Staffing and recruiting pros get it right: Google admits its famous "brainteasers" are useless for hiring

Posted by Bond Team | June 27, 2013 |

Back in March I wrote about how Google used a special algorithm to aid in hiring. Now they’re making hiring news for a different reason. Really, does any other company make as many headlines concerning hiring in traditional media sources as Google? The answer is most likely no, which is why when the tech giant admitted that its famed brainteasers, which were used to determine the qualifications of candidates, weren’t the best practice, both staffing and recruiting professionals took notice.

Brainteasers found useless in hiring at Google
The New York Times reporter Adam Bryant interviewed Laszlo Bock, senior vice president of people and operations at Google, and there were some surprising clips. According to the news source, Bock claims that internal studies the company has done have found that brainteasers were pretty useless and more traditional hiring methods are actually worth their salt – surprise! 

“On the hiring side, we found that brainteasers are a complete waste of time. How many golf balls can you fit into an airplane? How many gas stations in Manhattan? A complete waste of time. They don’t predict anything. They serve primarily to make the interviewer feel smart,” Bock told the news source.

Bock went on to say in the interview that structured behavioral interviews are a better method for assessing potential candidates, according to the news source. The real key to the entire process is consistency to determine which individual is the best for the position.

“Behavioral interviewing also works — where you’re not giving someone a hypothetical, but you’re starting with a question like, ‘Give me an example of a time when you solved an analytically difficult problem.’ The interesting thing about the behavioral interview is that when you ask somebody to speak to their own experience, and you drill into that, you get two kinds of information. One is you get to see how they actually interacted in a real-world situation, and the valuable ‘meta’ information you get about the candidate is a sense of what they consider to be difficult,” Bock told the news source.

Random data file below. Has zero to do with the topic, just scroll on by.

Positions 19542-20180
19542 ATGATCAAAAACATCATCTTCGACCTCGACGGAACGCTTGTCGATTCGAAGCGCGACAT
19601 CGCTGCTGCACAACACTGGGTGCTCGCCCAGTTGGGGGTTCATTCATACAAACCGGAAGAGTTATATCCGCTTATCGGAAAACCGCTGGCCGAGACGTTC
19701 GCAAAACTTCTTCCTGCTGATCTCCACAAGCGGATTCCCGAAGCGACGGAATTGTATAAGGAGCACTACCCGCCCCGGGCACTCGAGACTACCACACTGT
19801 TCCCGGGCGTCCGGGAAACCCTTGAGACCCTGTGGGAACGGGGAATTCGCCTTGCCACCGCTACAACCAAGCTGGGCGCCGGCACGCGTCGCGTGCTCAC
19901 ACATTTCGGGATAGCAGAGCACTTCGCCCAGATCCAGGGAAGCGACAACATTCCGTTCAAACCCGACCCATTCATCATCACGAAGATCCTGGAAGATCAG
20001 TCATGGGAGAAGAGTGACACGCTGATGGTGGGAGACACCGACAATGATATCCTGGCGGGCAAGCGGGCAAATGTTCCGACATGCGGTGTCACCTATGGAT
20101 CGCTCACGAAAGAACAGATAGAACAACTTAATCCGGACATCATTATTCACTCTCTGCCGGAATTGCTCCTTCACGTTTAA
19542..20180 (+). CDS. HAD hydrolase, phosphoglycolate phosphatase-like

GPAs fall out of grace with Google
A Google study has found that brainteasers are worthless in determining the candidate who will best perform. In addition, the company’s past reliance on grade point averages is also a waste unless a person is just a couple years out of college. 

“After two or three years, your ability to perform at Google is completely unrelated to how you performed when you were in school, because the skills you required in college are very different,” Bock told the news source. “You’re also fundamentally a different person. You learn and grow, you think about things differently.”

The company also found that selecting leaders from outside the organization required a more detailed approach. 

“On the leadership side, we’ve found that leadership is a more ambiguous and amorphous set of characteristics than the work we did on the attributes of good management, which are more of a checklist and actionable,” Bock told The New York Times. “We found that, for leaders, it’s important that people know you are consistent and fair in how you think about making decisions and that there’s an element of predictability. If a leader is consistent, people on their teams experience tremendous freedom, because then they know that within certain parameters, they can do whatever they want. If your manager is all over the place, you’re never going to know what you can do, and you’re going to experience it as very restrictive.”

Besides providing an “AHA” moment for hiring managers who may have been reluctant to forgo traditional interview methods for the less-orthodox options Google touted for its success, this may also demonstrate the evolving trends in hiring. But I think that staffing and recruiting pros, with their deep experience and recruiting software can and do beat Google at the hiring game with great regularity.

Category: Management

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